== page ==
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Key Points for the Week

  • The two major employment surveys continue to produce different results. The establishment survey reported businesses and other establishments created only 199,000 jobs and missed expectations of 400,000.
  • Meanwhile, a survey of households estimated employment grew by 650,000 jobs and the unemployment rate fell to 3.9%.
  • Federal Reserve minutes indicated support for shrinking the balance sheet quicker than expected, and growth stocks lagged value stocks to begin the year.
  • Our next Town Hall is scheduled for Wednesday, January 19th at 6:30 p.m. To register, please use the link here.

In the 1950’s, then Fed Chair William McChesney Martin described the Federal Reserve as “the chaperone who has ordered the punch bowl removed just when the party was really warming up.”

In 2020, the opposite was true. The Fed, along with fiscal policymakers, filled the stimulus punch bowl to the brim to keep the country from falling into a recession or depression. In November 2021, Fed Vice Chair Richard Clarida explained:

The COVID-19 pandemic and the mitigation efforts put in place to contain it delivered the most severe blow to the U.S. and global economies since the Great Depression. Gross domestic product (GDP) collapsed at a nearly 33 percent annual rate in the second quarter of 2020. More than 22 million jobs were lost in just the first two months of the crisis, and the unemployment rate rose from a 50-year low of 3.5 percent in February to a postwar peak of almost 15 percent in April 2020…The fiscal and monetary policy response in the United States to the COVID crisis was unprecedented in its scale, scope, and speed.

Richard Clarida, Fed Vice Chair

That stimulus helped the economy recover quickly. As a result, demand for goods rose and exceeded supply, pushing prices higher. The Fed did not act immediately to tame inflation because its members believed price increases would subside as supply chain issues eased. Then, in November, inflation was 6.8 percent year-over-year, as measured by the Consumer Price Index. The cost of housing, which typically is not a transitory indicator, was up more than 3 percent year-over-year.

In December, the Fed adjusted its outlook on inflation, removing the word “transitory,” and accelerated the pace at which it would reduce monetary stimulus. Fed Chair Jerome Powell explained:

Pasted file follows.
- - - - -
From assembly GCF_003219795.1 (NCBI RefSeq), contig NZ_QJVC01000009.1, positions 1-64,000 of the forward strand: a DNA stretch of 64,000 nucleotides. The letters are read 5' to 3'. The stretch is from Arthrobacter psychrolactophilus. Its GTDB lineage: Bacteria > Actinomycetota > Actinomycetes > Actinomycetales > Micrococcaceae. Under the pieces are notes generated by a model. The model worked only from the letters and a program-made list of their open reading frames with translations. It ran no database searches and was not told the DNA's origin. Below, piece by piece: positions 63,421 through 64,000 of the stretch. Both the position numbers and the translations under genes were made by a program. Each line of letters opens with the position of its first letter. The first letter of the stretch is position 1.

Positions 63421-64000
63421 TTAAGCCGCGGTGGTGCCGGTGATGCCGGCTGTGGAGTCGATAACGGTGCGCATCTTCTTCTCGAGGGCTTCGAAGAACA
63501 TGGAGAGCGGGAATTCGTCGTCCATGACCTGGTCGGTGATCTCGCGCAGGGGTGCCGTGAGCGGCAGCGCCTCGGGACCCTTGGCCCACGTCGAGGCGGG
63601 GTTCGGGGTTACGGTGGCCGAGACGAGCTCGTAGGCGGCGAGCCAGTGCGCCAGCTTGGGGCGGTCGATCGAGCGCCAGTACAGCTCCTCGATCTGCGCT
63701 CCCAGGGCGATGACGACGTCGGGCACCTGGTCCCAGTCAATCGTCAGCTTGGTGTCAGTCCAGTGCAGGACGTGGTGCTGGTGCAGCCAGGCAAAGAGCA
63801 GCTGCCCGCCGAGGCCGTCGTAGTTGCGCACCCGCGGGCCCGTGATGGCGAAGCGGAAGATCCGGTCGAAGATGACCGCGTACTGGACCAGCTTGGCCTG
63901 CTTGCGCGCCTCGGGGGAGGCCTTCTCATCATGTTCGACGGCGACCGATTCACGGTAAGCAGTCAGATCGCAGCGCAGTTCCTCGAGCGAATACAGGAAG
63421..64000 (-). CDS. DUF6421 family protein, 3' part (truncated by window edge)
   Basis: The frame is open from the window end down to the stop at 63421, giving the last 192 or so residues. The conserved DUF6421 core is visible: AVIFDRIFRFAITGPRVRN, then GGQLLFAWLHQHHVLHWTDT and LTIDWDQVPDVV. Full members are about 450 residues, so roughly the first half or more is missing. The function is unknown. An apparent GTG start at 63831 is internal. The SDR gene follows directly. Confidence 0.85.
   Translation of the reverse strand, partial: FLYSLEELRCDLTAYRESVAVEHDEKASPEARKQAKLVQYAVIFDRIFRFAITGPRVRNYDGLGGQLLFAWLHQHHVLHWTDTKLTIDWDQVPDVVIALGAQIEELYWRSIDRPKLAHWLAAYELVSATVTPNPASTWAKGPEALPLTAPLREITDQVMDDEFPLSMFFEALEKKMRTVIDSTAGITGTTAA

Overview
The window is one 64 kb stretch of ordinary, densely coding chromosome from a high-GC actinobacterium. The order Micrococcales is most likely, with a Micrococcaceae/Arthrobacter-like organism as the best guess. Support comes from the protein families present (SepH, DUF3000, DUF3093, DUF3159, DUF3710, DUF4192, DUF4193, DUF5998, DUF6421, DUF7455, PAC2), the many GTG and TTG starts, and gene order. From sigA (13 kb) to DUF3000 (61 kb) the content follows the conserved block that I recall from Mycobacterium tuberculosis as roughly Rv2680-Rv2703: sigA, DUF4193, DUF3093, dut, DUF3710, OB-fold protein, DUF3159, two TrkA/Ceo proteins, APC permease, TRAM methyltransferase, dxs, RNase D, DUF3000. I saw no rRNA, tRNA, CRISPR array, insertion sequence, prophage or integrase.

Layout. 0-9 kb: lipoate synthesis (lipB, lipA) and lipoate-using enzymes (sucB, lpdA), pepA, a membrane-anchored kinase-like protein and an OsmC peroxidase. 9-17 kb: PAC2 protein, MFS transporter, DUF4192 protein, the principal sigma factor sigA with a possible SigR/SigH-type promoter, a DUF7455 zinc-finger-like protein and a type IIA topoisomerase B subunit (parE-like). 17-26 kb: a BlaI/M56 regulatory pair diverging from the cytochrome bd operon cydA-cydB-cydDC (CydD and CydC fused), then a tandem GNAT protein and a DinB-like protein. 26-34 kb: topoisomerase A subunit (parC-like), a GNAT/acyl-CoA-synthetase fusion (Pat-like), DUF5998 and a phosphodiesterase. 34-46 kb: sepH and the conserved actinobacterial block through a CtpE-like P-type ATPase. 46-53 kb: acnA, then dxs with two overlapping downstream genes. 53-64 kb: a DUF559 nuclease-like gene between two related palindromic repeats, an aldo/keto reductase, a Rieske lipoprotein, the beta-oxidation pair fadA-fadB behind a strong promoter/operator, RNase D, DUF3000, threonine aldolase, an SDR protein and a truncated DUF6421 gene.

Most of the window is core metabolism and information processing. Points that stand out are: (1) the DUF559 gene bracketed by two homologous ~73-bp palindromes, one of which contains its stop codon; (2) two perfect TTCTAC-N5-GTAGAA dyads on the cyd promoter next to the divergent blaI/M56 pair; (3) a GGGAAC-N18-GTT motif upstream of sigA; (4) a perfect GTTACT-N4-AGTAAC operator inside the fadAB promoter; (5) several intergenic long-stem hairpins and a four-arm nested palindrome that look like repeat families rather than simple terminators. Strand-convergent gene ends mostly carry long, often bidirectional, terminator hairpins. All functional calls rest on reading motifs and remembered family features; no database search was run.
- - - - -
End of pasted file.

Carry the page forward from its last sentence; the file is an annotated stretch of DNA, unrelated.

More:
…in light of the strengthening labor market and elevated inflation pressures, we decided to speed up the reductions in our asset purchases. As I will explain, economic developments and changes in the outlook warrant this evolution of monetary policy, which will continue to provide appropriate support for the economy.

Jerome Powell, Fed Chair

Major United States stock indices dropped after Powell’s remarks before climbing to new highs in December.

Last Wednesday, the minutes of the Fed’s December meeting were released. Investors appeared to be surprised by the changes in the Fed’s change in tone, reported Ben Levisohn of Barron’s. Share prices tumbled again and the yield on 10-year Treasury notes moved higher.

This Week in the Markets

The employment report released last week may have raised more questions than it answered. The establishment survey, which surveys businesses, showed only 199,000 jobs were created, missing expectations of 400,000. The household survey gave a very different picture. Unemployment fell to 3.9%, employment rose by 650,000, and 170,000 people joined the labor force. The gap is partly reconciled by reports new businesses are being formed at a rapid pace and the usually more accurate establishment survey isn’t keeping up with the underlying changes.

CTN 01-10-22 Image 1

The report of the Federal Reserve’s minutes last week provided some answers, and investors didn’t like them. The Fed communicated it would likely allow its balance sheet to shrink shortly after the first interest rate increase. After the global financial crisis of 2008-2009, the Fed didn’t reduce its balance sheet until two years after first raising rates.